Has private participation in water and sewerage improved coverage? Empirical evidence from Latin America
Article first published online: 9 JUL 2008
Copyright © 2008 John Wiley & Sons, Ltd.
Journal of International Development
Volume 21, Issue 3, pages 327–361, April 2009
How to Cite
Clarke, G. R.G., Kosec, K. and Wallsten, S. (2009), Has private participation in water and sewerage improved coverage? Empirical evidence from Latin America. J. Int. Dev., 21: 327–361. doi: 10.1002/jid.1458
- Issue published online: 26 MAR 2009
- Article first published online: 9 JUL 2008
- public utilities;
- water supply;
- Latin America;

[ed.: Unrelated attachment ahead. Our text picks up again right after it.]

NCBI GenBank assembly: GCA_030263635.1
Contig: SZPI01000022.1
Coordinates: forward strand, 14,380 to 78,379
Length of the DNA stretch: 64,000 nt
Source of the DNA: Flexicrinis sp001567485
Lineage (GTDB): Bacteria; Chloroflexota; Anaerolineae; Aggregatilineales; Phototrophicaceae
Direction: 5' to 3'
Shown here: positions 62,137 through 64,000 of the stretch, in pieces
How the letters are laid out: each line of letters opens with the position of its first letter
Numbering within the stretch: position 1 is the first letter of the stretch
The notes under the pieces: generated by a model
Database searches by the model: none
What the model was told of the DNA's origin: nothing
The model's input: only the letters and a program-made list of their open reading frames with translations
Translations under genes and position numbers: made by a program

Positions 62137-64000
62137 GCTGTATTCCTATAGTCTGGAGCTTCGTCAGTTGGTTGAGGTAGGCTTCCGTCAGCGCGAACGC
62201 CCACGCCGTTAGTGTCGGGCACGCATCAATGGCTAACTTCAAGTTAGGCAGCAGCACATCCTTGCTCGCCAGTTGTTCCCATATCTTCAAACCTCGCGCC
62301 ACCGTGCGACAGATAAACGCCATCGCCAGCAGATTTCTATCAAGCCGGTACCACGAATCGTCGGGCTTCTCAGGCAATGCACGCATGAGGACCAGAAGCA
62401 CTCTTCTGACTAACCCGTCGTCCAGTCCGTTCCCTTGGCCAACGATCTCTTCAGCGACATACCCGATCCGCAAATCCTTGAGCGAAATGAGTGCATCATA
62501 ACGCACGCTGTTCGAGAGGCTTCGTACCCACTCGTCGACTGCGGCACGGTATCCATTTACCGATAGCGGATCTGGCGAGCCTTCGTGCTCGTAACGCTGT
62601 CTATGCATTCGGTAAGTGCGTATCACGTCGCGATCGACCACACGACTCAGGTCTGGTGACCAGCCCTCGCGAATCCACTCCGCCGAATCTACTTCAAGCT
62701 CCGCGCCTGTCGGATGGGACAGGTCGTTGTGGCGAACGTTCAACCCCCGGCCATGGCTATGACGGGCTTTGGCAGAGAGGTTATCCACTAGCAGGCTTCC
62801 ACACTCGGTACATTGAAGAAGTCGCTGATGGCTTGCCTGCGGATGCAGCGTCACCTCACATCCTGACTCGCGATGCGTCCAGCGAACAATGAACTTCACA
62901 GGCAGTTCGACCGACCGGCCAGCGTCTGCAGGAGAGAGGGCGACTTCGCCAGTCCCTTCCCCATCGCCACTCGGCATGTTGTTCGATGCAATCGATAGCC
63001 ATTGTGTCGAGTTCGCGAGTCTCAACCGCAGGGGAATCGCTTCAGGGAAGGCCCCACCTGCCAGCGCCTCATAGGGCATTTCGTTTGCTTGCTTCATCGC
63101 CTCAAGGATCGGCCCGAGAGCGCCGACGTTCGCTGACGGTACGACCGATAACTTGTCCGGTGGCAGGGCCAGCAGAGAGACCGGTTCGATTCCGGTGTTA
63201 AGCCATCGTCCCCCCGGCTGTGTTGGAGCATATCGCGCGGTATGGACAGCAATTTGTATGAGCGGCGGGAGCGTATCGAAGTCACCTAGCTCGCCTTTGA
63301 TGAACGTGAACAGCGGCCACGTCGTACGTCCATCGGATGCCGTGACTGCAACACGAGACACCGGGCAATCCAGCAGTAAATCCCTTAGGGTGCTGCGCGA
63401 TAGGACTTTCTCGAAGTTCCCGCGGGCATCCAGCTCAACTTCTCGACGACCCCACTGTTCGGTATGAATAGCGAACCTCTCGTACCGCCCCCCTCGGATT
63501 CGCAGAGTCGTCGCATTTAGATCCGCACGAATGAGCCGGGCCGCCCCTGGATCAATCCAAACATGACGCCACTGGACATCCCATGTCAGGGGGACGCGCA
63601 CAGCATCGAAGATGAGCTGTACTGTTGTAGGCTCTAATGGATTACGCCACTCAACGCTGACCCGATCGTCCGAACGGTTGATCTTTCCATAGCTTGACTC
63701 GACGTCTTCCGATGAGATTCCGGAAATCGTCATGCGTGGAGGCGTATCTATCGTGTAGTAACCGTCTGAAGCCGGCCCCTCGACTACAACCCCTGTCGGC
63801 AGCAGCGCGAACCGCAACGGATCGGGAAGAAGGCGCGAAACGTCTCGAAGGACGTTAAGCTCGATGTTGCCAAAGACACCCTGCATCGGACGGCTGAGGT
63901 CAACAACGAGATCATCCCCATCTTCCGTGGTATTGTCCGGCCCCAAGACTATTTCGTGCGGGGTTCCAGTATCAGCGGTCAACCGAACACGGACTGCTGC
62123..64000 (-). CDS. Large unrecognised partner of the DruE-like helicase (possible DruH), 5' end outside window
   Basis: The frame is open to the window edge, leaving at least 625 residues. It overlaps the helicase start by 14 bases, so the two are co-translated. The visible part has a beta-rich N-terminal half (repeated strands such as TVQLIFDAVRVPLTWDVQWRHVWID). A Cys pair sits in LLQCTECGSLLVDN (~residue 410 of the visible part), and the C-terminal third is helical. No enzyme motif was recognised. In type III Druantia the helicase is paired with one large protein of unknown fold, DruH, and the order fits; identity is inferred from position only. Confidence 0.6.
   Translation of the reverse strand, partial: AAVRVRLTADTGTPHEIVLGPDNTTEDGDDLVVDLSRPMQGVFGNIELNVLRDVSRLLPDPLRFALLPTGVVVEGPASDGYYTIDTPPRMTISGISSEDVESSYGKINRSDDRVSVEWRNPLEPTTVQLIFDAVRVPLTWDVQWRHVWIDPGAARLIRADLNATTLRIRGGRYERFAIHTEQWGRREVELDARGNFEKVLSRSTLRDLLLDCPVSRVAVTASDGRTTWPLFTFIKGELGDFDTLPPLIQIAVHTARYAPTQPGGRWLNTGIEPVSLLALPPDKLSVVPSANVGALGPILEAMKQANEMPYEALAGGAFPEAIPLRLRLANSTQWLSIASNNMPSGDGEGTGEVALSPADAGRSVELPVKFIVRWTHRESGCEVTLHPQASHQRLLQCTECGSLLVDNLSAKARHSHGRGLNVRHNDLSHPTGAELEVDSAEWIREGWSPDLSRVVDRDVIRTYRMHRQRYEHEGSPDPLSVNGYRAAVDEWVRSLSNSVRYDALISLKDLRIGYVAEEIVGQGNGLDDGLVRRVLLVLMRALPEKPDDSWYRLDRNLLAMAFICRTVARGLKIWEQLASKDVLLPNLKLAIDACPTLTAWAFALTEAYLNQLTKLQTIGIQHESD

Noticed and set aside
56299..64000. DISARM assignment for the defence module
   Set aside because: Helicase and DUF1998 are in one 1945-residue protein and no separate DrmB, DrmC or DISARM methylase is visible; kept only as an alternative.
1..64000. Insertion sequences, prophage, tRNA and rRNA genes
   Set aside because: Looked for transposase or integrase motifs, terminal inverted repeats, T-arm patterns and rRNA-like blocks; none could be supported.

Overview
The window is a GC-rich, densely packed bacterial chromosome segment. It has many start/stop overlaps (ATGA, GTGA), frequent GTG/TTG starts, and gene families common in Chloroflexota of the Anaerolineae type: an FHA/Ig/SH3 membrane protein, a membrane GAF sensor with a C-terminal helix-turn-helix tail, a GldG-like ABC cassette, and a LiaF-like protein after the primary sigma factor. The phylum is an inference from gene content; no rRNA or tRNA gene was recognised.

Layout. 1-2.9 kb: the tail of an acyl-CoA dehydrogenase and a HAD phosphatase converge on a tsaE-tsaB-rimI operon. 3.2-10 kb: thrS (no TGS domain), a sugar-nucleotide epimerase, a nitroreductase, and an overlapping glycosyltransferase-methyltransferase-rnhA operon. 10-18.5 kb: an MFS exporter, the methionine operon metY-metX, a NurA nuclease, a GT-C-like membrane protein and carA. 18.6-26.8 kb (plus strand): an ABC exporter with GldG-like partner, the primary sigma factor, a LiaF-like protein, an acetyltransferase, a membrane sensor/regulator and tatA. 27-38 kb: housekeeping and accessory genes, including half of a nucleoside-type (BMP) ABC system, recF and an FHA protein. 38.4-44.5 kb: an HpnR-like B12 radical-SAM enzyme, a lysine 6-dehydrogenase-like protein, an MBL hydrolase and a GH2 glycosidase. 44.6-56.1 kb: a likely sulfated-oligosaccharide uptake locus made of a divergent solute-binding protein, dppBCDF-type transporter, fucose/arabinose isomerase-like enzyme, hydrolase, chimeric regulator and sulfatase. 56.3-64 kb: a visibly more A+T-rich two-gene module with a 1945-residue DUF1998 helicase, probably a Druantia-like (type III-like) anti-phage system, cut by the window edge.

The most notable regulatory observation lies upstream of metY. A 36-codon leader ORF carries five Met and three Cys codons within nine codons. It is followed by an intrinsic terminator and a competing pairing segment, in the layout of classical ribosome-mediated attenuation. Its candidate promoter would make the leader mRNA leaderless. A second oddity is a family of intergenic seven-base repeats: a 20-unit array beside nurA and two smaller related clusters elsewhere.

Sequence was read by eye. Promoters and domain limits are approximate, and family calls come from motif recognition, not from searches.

Introducing private sector participation (PSP) into the water and sewerage sectors is difficult and controversial. Empirical studies on its effects are scant and generally inconclusive. Case studies tend to find improvements following privatisation, but they suffer from selection bias and it is difficult to generalise their results. To explore empirically the effects of private sector participation on coverage, we assemble a new dataset of connections to water and sewerage services at the city and province level based on household surveys in Argentina, Bolivia and Brazil. The household surveys, conducted over a number of years, allow us to compile data before and after the introduction of private sector participation as well as from similar (control) regions did not privatise. Our analysis reveals that, in general, the share of households connected to piped water and sewerage improved following the introduction of private sector participation, consistent with the case study literature. We also find, however, that the share of households connected similarly improved in the control regions, suggesting that private sector participation, per se, may not have been responsible for those improvements. Results are similar when looking only at the poorest households. The share of poor households connected to piped water and sewerage increased similarly in areas both with and without private sector participation, suggesting that—in terms of connections at least—private sector participation did not harm the poor. Copyright © 2008 John Wiley & Sons, Ltd.